Tuesday, March 12, 2013

Moonlight Masquerade

Moonlight Masquerade

by Ruth Axtell

About the book (from the back cover):

Lady Celine Wexham seems the model British subject. French by birth but enjoying life in 1813 as a widowed English countess, she is in the unique position of being able to help those in need -- or to spy for the notorious Napoleon Bonaparte. When Rees Phillips of the British Foreign Office is sent to pose as the countess's butler and discover where her true loyalties lie, he is confident he will uncover the truth. But the longer he is in her fashionable townhouse in London's West End, the more his staunch loyalty to the Crown begins to waver as he falls under Lady Wexham's spell. Will he find the proof he needs? And if she is a spy after all, what then will he do? With sharp wit, fast-paced dialogue, and infectious intrigue, Ruth Axtell deftly creates a world where black and white burst into a confusion of colors -- and no one is who they seem.

My take:

I was drawn into the book at the very beginning as Rees ("Mr. MacKinnon") is searching through Lady Celine's dressing room for evidence that she is a spy. I felt my heart beating faster and faster as it became certain that he was going to get caught. I was eager to keep reading, but was kind of disappointed when the chapters to come failed to keep my attention. Maybe I just wasn't in the mood for this sort of book at the time, but I never did find the same excitement as I did at the beginning. I thought the idea for the story was great, but it didn't intrigue me the way I thought it would.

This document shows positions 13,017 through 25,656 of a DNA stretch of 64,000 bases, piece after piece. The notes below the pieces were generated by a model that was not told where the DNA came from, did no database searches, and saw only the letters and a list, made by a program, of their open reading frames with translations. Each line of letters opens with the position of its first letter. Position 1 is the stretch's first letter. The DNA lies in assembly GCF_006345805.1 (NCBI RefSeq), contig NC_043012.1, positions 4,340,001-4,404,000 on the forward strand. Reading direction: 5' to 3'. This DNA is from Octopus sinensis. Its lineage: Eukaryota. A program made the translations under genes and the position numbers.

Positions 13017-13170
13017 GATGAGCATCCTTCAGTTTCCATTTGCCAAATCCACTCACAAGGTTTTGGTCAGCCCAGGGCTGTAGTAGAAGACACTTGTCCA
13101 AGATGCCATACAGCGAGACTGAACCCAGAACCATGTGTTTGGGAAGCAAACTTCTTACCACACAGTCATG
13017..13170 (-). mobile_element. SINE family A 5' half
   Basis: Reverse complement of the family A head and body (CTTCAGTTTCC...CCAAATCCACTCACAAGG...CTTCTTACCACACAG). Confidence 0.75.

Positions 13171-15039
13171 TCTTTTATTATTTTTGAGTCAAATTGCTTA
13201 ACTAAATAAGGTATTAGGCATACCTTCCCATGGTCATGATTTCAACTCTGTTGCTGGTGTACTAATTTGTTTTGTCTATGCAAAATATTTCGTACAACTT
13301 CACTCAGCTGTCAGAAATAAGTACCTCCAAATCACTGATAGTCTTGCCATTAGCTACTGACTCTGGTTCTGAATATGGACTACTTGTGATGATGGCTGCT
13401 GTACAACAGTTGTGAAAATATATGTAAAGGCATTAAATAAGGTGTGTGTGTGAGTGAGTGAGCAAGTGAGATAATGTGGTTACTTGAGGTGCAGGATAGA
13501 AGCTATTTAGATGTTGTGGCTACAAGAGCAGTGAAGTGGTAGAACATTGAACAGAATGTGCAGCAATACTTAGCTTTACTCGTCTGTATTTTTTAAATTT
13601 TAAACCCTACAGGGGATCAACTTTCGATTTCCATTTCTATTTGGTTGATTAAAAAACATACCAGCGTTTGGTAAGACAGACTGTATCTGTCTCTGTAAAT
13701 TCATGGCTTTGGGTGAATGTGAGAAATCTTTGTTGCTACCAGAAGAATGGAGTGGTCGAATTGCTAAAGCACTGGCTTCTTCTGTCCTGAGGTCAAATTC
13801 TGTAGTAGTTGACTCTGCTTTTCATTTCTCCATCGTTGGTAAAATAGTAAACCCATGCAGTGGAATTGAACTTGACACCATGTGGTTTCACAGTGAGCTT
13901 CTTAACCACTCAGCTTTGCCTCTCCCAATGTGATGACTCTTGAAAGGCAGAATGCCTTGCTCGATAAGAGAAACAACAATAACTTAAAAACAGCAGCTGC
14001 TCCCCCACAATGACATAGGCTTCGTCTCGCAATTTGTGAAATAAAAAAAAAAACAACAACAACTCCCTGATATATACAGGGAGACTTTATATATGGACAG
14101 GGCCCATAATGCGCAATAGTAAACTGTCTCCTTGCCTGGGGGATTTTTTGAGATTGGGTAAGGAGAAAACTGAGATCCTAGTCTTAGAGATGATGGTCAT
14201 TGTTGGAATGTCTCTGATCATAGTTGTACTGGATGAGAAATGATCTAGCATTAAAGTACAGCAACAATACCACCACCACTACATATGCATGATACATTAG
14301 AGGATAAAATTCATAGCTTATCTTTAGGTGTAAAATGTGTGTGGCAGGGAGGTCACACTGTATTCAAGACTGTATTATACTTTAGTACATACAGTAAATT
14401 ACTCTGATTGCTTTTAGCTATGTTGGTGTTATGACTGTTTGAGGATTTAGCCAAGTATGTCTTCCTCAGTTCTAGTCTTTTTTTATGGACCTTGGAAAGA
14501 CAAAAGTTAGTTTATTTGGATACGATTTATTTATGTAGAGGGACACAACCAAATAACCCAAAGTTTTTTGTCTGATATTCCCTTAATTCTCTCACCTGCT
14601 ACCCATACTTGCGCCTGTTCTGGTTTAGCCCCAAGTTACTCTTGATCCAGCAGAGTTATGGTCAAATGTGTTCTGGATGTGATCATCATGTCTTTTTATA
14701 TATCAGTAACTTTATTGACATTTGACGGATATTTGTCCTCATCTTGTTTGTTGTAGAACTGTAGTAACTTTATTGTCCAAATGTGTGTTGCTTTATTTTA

I give this book a "3."

Available March 2013 at your favorite bookseller from Revell, a division of Baker Publishing Group.

About the author:

Ruth Axtell is the author of thirteen novels, including Wild Rose, one of Booklist's Top Ten in Christian Fiction. Currently a resident of Downeast Maine, Axtell has lived in the Canary Islands, Miami, and the Netherlands.

Disclosure of Material Connection: I received this book free from Revell Books. I was not required to write a positive review. The opinions I have expressed are my own. I am disclosing this in accordance with the Federal Trade Commission's 16 CFR, Part 255: "Guides Concerning the Use of Endorsements and Testimonials in Advertising."

No comments:

Post a Comment